By Troy Siahaan
By 2005 Victory had been around for slightly less than a decade and in that time the company knew it had (and continues to have) a big mountain to climb in order to upseat Harley-Davidson, the king of the cruiser market. From the start, however, the company has put out strong challengers centered around a 92 cubic inch V-Twin we’ve long enjoyed. By 2005, though, the muscle cruiser craze had taken shape and Victory already had an engine to bring to the table – the same one it’s always had. And in these reviews of the 2005 Victory Hammer and 8-Ball, Big Dirty Sean Alexander explains what made (and continues to make) Victory viable alternatives for those who want more performance and attitude in their cruisers. To see more pictures of both models, be sure to visit the photo gallery.
2005 Victory Hammer & 8-Ball Intro
By Sean Alexander Jul. 20, 2005
Touring Cruiser, Vegas, Kingpin, they’re all equipped with an excellent 92 cubic inch overhead cam V-twin and they all tend to posses superior dynamic qualities compared to typical cruisers. This is because Victory hasn’t been mired in “tradition”, instead they’ve tried (successfully) to balance function with form. For 2005, Victory introduces two new models with drastically different executions. Their star player is the new “Hammer” with an extra-w-i-d-e- rear tire, a new 100 cubic inch V-Twin and a 6-Speed gearbox. The other new model is a blacked-out and de-contented Vegas based cruiser called the “8-Ball”. I was fortunate enough to ride both of these new models at a recent Victory Press Intro, held in the rolling foothills surrounding Austin Texas.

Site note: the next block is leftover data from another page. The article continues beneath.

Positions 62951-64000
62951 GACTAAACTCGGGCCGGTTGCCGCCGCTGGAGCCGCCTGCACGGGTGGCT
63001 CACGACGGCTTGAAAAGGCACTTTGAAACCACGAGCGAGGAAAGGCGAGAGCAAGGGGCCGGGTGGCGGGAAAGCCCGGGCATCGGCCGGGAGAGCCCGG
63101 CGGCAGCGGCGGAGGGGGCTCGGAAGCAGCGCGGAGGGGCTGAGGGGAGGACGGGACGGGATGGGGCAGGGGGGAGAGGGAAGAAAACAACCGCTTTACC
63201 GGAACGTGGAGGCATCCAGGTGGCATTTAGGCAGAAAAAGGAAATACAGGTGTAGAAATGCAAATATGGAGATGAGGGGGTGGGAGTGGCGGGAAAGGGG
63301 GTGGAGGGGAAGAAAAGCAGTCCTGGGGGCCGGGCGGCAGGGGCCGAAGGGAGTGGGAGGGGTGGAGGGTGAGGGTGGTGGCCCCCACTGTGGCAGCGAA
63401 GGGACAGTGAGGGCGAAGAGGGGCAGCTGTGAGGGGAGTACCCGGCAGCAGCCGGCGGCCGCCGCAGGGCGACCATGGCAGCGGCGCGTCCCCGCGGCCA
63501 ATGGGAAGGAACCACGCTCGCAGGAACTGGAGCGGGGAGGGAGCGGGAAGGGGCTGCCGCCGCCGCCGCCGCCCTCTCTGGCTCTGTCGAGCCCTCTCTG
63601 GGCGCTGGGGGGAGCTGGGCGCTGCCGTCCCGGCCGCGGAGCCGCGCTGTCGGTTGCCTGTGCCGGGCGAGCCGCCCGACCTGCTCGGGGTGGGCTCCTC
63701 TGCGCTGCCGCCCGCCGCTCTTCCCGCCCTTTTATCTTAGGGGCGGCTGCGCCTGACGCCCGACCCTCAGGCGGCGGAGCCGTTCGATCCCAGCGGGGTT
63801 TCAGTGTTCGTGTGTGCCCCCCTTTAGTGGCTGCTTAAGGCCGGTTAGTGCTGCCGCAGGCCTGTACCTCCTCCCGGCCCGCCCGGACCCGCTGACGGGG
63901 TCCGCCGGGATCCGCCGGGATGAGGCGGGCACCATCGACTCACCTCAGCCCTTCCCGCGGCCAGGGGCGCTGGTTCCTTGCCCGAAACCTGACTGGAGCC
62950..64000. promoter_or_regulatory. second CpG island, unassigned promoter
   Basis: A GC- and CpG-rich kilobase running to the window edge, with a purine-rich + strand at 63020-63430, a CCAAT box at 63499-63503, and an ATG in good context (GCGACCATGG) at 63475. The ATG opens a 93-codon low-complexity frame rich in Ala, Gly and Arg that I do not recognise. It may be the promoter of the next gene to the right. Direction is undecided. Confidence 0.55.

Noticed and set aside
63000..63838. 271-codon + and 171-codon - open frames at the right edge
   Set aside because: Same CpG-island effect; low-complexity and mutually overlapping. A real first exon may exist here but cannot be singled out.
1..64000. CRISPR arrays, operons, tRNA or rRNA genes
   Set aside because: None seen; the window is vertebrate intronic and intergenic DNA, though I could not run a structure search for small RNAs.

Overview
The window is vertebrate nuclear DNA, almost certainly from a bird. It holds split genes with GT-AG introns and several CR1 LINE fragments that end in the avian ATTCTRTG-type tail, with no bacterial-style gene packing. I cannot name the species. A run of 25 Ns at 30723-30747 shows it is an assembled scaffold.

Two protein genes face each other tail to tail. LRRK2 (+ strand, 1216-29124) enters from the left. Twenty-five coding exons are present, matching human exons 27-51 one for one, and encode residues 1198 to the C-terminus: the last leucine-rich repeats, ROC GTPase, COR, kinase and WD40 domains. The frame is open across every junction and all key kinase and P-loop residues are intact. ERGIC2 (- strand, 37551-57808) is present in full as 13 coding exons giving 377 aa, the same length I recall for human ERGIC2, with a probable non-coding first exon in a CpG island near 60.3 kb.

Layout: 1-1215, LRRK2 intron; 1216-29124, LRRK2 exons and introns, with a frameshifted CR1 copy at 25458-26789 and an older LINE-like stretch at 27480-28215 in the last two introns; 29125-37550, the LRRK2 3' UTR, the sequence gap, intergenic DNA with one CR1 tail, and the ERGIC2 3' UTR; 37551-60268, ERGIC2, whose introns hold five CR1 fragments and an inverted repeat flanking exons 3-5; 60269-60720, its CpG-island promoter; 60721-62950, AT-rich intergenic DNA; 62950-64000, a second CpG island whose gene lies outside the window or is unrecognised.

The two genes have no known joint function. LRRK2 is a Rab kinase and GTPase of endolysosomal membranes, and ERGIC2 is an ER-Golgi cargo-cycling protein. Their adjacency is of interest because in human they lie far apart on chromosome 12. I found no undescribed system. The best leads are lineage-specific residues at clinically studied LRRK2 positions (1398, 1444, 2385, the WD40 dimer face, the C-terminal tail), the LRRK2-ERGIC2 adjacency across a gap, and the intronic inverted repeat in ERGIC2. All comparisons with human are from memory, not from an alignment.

Victory hasn’t been mired in “tradition”, instead they’ve tried (successfully) to balance function with form.
2005 Victory Hammer – MSRP $16,499
Victory labels the new Hammer as a …read more